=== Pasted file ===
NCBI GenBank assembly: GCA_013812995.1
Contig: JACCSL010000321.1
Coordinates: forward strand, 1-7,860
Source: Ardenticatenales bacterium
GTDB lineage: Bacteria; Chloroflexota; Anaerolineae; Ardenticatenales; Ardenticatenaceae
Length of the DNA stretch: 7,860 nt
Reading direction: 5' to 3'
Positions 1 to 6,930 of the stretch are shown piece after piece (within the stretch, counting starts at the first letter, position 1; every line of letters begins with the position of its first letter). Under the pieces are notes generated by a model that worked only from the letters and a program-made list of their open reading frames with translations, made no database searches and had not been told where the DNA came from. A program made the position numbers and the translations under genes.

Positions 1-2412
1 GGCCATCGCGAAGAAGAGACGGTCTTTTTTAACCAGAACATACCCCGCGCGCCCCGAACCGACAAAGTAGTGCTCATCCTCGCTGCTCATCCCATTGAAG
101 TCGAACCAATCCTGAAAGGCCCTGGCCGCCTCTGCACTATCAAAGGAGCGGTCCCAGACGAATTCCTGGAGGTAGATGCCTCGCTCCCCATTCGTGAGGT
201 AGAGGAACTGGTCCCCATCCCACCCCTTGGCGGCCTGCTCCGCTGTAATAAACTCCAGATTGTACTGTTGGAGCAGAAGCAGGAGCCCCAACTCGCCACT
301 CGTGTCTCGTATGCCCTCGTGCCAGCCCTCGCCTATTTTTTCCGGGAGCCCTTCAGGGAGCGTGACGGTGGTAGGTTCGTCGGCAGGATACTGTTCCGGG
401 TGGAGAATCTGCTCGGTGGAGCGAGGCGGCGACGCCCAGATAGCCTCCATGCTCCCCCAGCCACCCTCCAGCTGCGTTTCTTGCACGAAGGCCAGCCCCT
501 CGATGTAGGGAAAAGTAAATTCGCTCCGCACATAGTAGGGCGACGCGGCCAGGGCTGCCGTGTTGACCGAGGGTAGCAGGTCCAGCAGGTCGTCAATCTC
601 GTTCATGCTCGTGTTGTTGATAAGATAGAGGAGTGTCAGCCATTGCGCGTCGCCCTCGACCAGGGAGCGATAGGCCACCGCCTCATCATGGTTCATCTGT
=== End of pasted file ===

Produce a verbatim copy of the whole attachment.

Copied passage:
NCBI GenBank assembly: GCA_013812995.1
Contig: JACCSL010000321.1
Coordinates: forward strand, 1-7,860
Source: Ardenticatenales bacterium
GTDB lineage: Bacteria; Chloroflexota; Anaerolineae; Ardenticatenales; Ardenticatenaceae
Length of the DNA stretch: 7,860 nt
Reading direction: 5' to 3'
Positions 1 to 6,930 of the stretch are shown piece after piece (within the stretch, counting starts at the first letter, position 1; every line of letters begins with the position of its first letter). Under the pieces are notes generated by a model that worked only from the letters and a program-made list of their open reading frames with translations, made no database searches and had not been told where the DNA came from. A program made the position numbers and the translations under genes.

Positions 1-2412
1 GGCCATCGCGAAGAAGAGACGGTCTTTTTTAACCAGAACATACCCCGCGCGCCCCGAACCGACAAAGTAGTGCTCATCCTCGCTGCTCATCCCATTGAAG
101 TCGAACCAATCCTGAAAGGCCCTGGCCGCCTCTGCACTATCAAAGGAGCGGTCCCAGACGAATTCCTGGAGGTAGATGCCTCGCTCCCCATTCGTGAGGT
201 AGAGGAACTGGTCCCCATCCCACCCCTTGGCGGCCTGCTCCGCTGTAATAAACTCCAGATTGTACTGTTGGAGCAGAAGCAGGAGCCCCAACTCGCCACT
301 CGTGTCTCGTATGCCCTCGTGCCAGCCCTCGCCTATTTTTTCCGGGAGCCCTTCAGGGAGCGTGACGGTGGTAGGTTCGTCGGCAGGATACTGTTCCGGG
401 TGGAGAATCTGCTCGGTGGAGCGAGGCGGCGACGCCCAGATAGCCTCCATGCTCCCCCAGCCACCCTCCAGCTGCGTTTCTTGCACGAAGGCCAGCCCCT
501 CGATGTAGGGAAAAGTAAATTCGCTCCGCACATAGTAGGGCGACGCGGCCAGGGCTGCCGTGTTGACCGAGGGTAGCAGGTCCAGCAGGTCGTCAATCTC
601 GTTCATGCTCGTGTTGTTGATAAGATAGAGGAGTGTCAGCCATTGCGCGTCGCCCTCGACCAGGGAGCGATAGGCCACCGCCTCATCATGGTTCATCTGT